Explorer 8 also works and looks a bit different than its predecessor. The new
address bar is better at predicting text entries, and matches what you typed with
suggested information and a history of previous searches and typed-in URLs.
Firefox's Awesome Bar and Google Chrome's Omnibar have similar functionality. While IE8 does
a great job of grouping all of its information together, Firefox and Chrome
seem to better differentiate between when you want to do a search, and when you
want to go directly to a URL.
It's somewhat more difficult to customize Internet Explorer 8's theme or panel layout when
compared to its rivals. The default icons have been moved to make room for a new style
of tabbed browsing, and certain menus can be hidden or removed with the click of
a button. Microsoft makes it difficult to change the positions of individual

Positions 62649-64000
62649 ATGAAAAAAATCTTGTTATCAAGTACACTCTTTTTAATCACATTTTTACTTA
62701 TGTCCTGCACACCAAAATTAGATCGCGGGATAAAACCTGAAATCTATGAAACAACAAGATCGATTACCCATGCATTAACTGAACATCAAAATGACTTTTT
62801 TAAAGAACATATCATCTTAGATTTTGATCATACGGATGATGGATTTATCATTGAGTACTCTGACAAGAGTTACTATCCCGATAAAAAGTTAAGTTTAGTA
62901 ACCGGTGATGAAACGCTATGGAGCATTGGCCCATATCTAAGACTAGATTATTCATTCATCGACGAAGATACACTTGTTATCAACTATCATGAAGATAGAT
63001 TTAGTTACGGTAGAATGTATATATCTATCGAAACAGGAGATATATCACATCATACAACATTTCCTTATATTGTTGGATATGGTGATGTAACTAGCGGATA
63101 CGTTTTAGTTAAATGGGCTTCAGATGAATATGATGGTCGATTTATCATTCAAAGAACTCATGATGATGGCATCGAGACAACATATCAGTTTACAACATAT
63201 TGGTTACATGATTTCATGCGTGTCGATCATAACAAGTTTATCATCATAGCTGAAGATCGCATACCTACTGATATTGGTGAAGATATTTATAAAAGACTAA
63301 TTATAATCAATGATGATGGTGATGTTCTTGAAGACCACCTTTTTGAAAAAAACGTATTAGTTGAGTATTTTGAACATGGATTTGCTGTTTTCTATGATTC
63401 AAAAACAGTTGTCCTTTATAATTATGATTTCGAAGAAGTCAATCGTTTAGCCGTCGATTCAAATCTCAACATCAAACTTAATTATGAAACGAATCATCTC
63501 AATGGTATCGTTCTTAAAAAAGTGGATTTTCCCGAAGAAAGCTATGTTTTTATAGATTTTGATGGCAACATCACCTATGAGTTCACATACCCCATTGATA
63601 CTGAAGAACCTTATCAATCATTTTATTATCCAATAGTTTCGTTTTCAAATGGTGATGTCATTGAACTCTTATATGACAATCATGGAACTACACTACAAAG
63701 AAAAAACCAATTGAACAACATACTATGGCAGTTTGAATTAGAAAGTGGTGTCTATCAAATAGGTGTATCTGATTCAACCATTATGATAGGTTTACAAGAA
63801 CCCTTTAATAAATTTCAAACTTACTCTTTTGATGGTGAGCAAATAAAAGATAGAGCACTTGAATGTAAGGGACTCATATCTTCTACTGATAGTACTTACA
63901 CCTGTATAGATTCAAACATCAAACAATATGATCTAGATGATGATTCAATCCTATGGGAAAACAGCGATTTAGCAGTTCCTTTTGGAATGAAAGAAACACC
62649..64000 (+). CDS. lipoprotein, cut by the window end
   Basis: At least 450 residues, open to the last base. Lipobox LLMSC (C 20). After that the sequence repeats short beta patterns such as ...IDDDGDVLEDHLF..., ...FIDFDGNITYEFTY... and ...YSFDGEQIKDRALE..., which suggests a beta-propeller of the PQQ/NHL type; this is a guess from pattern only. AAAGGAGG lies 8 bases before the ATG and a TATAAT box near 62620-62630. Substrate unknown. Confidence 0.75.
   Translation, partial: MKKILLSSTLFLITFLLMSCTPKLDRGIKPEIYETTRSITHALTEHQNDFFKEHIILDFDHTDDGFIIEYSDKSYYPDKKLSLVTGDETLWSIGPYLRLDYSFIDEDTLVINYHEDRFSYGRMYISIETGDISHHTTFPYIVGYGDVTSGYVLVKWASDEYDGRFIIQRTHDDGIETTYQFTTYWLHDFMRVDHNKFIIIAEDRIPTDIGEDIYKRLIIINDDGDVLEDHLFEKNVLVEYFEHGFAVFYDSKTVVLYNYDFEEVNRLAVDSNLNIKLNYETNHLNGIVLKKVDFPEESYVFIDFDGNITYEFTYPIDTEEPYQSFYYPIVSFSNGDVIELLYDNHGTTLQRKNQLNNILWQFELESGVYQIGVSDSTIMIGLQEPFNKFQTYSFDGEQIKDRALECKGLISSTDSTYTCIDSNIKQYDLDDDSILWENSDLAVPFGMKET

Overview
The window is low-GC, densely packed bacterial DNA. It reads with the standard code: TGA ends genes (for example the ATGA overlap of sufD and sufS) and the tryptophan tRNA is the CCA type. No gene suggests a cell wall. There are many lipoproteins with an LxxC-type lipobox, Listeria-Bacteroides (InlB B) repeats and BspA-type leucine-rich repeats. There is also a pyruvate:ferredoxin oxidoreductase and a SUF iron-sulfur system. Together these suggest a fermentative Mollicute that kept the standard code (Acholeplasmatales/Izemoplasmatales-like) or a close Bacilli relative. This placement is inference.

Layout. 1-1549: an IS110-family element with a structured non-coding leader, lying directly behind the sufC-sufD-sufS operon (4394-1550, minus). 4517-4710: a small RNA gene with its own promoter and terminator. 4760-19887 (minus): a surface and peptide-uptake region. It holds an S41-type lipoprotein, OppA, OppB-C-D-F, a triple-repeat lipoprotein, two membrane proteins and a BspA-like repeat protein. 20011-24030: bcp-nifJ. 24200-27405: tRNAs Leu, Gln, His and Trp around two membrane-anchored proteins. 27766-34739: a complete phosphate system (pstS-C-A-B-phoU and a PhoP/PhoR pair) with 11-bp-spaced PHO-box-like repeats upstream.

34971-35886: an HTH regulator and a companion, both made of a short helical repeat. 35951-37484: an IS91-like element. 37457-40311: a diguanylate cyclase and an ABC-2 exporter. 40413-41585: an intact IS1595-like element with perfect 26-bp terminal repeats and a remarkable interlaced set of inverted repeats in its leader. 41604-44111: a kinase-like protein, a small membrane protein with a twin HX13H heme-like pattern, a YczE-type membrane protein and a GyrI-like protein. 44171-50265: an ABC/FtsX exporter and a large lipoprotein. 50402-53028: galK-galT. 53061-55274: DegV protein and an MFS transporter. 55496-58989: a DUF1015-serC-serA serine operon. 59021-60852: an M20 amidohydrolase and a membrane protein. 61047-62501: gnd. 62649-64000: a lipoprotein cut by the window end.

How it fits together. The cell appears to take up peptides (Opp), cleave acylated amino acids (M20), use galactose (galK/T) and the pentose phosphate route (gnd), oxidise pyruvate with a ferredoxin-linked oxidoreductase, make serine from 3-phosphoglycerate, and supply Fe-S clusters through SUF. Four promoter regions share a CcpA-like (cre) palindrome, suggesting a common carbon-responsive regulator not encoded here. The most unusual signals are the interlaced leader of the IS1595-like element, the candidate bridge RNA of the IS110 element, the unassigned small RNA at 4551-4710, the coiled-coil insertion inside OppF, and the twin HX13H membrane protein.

buttons or re-skin the entire Internet Explorer interface.
The browser Tabs have received an overhaul
since they were first introduced in Internet Explorer 7. Tabs that are open
are now grouped and colour coded if they're all new tabs from a single parent.
In other words, different 'families' of tabs are grouped together in
similar colours schemes, making it easier to keep track multiple tabs spawned
from say PCSTATS or Google searches.
can also be displayed in Quick Tab mode, which provides an overview of
every tab on a single page.
brand new tab is created, Internet Explorer 8 displays a custom generated page
that lists recently closed tabs, options to change the browsing mode, and quick
links to installed Accelerators or add-ons.
It's really nice to see how well Internet Explorer 8
has embraced tabbed browsing, especially in the light of comments just a few
years ago when Microsoft claimed that users 'didn't want tabs'.
IE8's native tabbing abilities surpass that of the rival Firefox and Opera
browsers, although similar functionality can be added to the latter browsers via